Small cap movers from the junior market over the past week

A look at some of the more interesting stories from the junior market over the last week.

By Calum Muirhead

Online clothing retailer ASOS PLC (LON: ASC) was under the cosh again this week after analysts at UBS warned the AIM 100 firm could be one of the biggest casualties of a proposed online sales tax.

In a bearish note on Thursday the Swiss investment bank said that assuming a 2% levy on sales, pre-tax profits at ASOS could tumble by as much as 36%.

While analysts said the company could offset some of the costs by either increasing prices or passing on the charge to customers, both would make it “less competitive” against rivals and cut into its already deteriorating margins.

To make matters worse, the company was also facing renewed pressure from short-sellers, with three investment funds have increased their short positions against the firm since the start of August.

As a result, the shares had slipped 4.7% in the week to 2,173p.

Meanwhile, fellow AIM 100 constituent Burford Capital Limited (LON: BUR) demoted the wife of its CEO from her role as finance chief with immediate effect to soothe investor concerns over its governance.

The group has also pledged to overhaul its board and appoint two new independent directors “as rapidly as possible”.

The moves follow an attack on the firm last week by hedge fund Muddy Waters, which is a scathing report branded the firm as “arguably insolvent” and criticised its leadership.

However, investors seemed to have taken some comfort from the plans, as despite some fluctuations the shares ended the week 0.6% higher at 855p.

Across the wider market, the AIM All-Share was down 3% at 859.6 while the FTSE 100 was 1.8% lower at 7,123.

Elsewhere on AIM this week, plant growth enhancement specialist Plant Health Care PLC (LON: PHC) saw its shares surge 61% to 8.9p after positive news from field trials of its PHC279 product.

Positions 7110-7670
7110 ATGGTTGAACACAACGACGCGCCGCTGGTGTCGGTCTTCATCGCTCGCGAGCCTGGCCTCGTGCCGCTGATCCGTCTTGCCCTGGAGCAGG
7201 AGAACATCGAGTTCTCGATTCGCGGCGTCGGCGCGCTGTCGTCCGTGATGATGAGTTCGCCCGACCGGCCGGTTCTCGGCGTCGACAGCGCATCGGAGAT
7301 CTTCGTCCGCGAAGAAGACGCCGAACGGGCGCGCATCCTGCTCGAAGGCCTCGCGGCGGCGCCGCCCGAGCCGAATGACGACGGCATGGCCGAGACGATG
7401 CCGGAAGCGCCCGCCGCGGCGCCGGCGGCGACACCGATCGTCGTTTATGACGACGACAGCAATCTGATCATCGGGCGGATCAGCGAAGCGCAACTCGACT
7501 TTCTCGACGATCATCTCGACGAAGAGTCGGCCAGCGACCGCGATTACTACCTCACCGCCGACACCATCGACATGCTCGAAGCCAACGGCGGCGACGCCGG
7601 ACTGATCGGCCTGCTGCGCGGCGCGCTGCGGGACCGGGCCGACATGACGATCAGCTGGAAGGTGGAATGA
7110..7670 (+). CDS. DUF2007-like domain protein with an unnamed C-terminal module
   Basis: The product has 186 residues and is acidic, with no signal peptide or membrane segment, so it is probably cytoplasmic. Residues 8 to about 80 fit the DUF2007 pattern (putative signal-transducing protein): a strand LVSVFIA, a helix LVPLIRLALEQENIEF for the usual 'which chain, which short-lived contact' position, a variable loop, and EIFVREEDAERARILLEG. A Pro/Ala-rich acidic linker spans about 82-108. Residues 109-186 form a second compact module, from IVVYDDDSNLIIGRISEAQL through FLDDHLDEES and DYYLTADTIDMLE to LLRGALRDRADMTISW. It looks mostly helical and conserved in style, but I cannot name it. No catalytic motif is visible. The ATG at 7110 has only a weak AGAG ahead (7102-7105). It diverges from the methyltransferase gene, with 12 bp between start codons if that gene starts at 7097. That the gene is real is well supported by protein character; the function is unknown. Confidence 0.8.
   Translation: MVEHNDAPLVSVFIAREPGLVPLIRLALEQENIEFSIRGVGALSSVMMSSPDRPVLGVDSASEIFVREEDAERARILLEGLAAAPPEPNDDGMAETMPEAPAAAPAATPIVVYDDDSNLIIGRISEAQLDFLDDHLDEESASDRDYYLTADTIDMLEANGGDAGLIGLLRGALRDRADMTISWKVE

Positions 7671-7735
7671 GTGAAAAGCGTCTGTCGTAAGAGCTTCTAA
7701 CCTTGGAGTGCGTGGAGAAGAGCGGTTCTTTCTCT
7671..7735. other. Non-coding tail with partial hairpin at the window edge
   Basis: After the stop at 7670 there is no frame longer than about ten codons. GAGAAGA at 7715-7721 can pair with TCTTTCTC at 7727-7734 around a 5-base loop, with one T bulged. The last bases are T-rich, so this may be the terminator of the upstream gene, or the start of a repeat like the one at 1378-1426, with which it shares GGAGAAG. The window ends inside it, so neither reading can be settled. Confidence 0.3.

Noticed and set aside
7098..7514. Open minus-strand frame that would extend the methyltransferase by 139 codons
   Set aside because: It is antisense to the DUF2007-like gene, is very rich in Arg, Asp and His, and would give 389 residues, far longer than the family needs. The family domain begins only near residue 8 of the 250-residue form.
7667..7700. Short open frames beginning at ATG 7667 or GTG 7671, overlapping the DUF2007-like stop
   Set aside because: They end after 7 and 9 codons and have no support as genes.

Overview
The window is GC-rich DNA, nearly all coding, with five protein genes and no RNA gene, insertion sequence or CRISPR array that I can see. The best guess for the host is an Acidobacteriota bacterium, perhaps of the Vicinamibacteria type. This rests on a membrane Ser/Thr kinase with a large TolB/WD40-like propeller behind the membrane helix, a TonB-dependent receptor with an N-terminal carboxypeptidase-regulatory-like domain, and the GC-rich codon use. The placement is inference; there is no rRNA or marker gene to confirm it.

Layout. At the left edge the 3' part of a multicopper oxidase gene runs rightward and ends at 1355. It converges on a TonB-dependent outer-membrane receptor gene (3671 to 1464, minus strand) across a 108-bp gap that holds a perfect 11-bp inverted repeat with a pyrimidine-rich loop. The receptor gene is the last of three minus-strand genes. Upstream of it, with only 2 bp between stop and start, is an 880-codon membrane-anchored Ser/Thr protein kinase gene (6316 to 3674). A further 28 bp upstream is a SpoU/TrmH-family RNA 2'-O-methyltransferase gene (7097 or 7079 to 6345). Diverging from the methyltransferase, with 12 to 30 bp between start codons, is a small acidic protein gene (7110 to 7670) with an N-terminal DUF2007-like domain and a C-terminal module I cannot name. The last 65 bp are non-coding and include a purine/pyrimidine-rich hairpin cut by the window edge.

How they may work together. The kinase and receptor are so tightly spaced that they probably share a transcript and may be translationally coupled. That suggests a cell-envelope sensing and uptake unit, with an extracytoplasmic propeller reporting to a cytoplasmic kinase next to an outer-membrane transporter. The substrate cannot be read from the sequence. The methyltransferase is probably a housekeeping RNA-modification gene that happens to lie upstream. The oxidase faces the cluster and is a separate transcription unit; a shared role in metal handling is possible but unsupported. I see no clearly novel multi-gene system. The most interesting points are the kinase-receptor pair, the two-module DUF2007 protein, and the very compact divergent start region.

PHC279 is designed to treat Asian Soybean Rust, a potentially devastating disease that regularly affects soybean yields in Brazil.

Miner Europa Metals Ltd (LON: EUZ) advanced 50% to 0.03p following what it said was a “great” drilling result from its Toral project in Spain.

In the oilers, Petro Matad Limited (LON: MATD) floated up 5.2% to 7p as it resumed operations at its Heron-1 well in eastern Mongolia.

The firm had previously suspended operations at the site due to a dispute over land use between the country’s central and local governments, however, on Wednesday it said that the parties were “resolving their issues”.

Another oil junior seeing good fortune was Attis Oil and Gas Ltd (LON: AOGL), which shot up 26% to 0.1p after it secured two new oilfield service contracts in the Texas Panhandle.

It wasn’t all good news for the sector, however, with Lansdowne Oil & Gas PLC (LON: LOGP) sinking 6.5% to 1.8p over the week as it said it was still waiting for a US$10mln loan advance as part of a farm-in for its Barryroe project in the Celtic Sea.

Agriculture firm Camellia PLC (LON: CAM) also came a cropper as a glut in the tea market put a dent in its earnings for the first half of 2019 and sent it swinging to a £4 million loss from a £6 million profit the year before. The shares fell 4.4% to 9,800p.

Filtration specialist Xeros Technology Group PLC (LON: XSG) was underwater after investors didn’t take kindly to plans for the group to exit its direct sales business by the end of the year, sending the shares down 11.7% to 8.1p.

Meanwhile, one of the week’s biggest plungers was ad agency M&C Saatchi Plc (LON: SAA), which tanked 32% to 230p after uncovering a £6.4 million accounting blunder.

The error was discovered as part of an internal review which kicked off in May after the firm’s auditor, KPMG, raised concerns that the company had misapplied its accounting policies.

 

By Calum Muirhead

Source www.proactiveinvestors.co.uk

 

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Share Talk Investor Show - September 27th August 2019

 

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